In 2008, Putnam released "Armageddon in Retrospect," a collection of previous unpublished works by legendary writer/curmudgeon/Indy native son Kurt Vonnegut.
In 2009, Delacorte published "Look at the Birdie," a collection of previously unpublished short fiction by Vonnegut.
This month, thanks to the good folks at Delacorte, we are also seeing "While Mortals Sleep," another collection of unpublished Vonnegut fiction.
And so it goes.
As a reader of just about everything that Vonnegut wanted to be published in his lifetime, I have mixed feelings about the Tupac-like influx of posthumous releases.
On the one hand, Vonnegut was great at what he did and I understand the desire of fans to see "new" work, of academics to want to see it all, and of publishers to make more money.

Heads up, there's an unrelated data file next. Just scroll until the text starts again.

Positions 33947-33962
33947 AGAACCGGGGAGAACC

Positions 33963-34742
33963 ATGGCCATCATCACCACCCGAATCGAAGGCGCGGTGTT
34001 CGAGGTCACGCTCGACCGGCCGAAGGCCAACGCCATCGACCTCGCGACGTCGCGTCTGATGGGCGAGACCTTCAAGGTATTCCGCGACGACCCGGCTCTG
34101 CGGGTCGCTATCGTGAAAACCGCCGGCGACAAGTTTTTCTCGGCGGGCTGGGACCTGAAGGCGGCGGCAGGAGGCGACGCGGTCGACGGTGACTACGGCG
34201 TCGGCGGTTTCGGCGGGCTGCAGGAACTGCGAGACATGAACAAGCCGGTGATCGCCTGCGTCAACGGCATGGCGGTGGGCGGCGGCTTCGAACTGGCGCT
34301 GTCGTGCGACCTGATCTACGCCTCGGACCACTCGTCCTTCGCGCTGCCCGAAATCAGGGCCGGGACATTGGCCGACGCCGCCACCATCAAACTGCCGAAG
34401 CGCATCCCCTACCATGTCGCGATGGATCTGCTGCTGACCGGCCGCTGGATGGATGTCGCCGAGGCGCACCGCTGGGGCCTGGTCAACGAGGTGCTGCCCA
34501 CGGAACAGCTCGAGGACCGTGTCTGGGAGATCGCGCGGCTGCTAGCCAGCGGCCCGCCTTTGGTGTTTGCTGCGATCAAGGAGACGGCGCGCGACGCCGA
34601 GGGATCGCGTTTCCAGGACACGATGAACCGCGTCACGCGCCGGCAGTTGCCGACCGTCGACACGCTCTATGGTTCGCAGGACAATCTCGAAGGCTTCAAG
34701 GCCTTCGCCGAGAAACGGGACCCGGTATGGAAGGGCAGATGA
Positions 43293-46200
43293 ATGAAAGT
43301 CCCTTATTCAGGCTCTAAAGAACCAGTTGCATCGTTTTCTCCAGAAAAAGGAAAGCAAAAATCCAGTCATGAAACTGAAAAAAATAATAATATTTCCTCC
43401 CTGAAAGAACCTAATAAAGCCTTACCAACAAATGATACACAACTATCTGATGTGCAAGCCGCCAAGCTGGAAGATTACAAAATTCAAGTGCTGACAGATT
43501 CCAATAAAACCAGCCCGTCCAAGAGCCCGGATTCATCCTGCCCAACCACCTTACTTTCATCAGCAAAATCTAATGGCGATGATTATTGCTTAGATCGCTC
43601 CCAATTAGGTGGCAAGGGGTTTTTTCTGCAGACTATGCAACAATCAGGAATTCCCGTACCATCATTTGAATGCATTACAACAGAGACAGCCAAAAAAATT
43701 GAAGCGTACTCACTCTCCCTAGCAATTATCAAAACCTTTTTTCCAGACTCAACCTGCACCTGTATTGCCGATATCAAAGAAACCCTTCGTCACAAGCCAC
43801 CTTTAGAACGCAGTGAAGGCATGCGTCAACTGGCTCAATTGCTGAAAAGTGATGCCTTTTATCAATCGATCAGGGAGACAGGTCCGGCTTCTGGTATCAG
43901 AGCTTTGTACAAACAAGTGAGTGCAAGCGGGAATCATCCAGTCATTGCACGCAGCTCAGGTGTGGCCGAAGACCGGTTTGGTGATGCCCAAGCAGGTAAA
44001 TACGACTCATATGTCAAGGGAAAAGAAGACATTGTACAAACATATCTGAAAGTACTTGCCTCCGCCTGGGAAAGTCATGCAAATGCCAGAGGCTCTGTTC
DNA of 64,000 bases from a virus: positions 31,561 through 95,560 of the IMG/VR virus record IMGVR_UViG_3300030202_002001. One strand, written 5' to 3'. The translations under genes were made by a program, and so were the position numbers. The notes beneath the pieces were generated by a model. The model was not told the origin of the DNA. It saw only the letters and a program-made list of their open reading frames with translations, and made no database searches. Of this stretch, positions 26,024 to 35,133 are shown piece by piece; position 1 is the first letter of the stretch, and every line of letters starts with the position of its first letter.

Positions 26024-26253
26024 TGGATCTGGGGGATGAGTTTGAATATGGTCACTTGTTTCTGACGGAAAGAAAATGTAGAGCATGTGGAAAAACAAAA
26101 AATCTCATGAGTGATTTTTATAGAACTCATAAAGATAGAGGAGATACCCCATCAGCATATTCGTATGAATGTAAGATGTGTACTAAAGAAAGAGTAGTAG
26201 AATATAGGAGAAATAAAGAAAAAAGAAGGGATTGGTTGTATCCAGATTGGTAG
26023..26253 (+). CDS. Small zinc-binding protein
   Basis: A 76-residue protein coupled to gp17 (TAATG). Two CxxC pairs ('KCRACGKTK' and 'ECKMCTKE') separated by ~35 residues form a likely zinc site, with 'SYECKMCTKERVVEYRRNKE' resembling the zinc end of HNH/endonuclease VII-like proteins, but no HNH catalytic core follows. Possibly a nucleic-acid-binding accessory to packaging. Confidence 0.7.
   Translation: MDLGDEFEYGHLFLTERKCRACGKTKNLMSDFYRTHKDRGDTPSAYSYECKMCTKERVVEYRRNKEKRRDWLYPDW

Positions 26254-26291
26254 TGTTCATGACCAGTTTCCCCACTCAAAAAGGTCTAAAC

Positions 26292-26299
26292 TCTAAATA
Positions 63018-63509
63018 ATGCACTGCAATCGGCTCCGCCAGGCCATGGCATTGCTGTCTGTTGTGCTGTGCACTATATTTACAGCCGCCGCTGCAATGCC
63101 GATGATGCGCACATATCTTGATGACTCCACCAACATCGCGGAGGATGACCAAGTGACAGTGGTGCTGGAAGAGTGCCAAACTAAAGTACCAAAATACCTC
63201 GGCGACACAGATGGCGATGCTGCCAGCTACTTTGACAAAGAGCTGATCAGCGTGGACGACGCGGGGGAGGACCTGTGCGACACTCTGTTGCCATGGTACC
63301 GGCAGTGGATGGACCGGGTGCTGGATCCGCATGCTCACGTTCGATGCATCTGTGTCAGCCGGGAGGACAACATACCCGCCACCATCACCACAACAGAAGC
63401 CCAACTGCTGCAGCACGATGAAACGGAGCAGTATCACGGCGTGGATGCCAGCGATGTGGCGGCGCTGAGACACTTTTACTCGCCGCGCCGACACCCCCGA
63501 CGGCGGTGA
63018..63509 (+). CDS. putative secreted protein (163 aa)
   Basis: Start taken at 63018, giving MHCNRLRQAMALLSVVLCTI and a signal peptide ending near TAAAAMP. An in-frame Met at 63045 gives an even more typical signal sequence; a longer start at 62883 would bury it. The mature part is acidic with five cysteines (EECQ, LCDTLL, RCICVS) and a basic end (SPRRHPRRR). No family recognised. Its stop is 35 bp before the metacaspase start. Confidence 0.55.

On the other hand, any of this work could have been published in the writer's lifetime–if he wanted it to be.
If the writer chose to keep these in a drawer, should we respect that? By putting the work between covers, we make it part of the canon. But, at some point, doesn't the release of such material water down the rest?
In Vonnegut terms: Are those pushing everything the man wrote into bookstores part of a karrass or a granfalloon?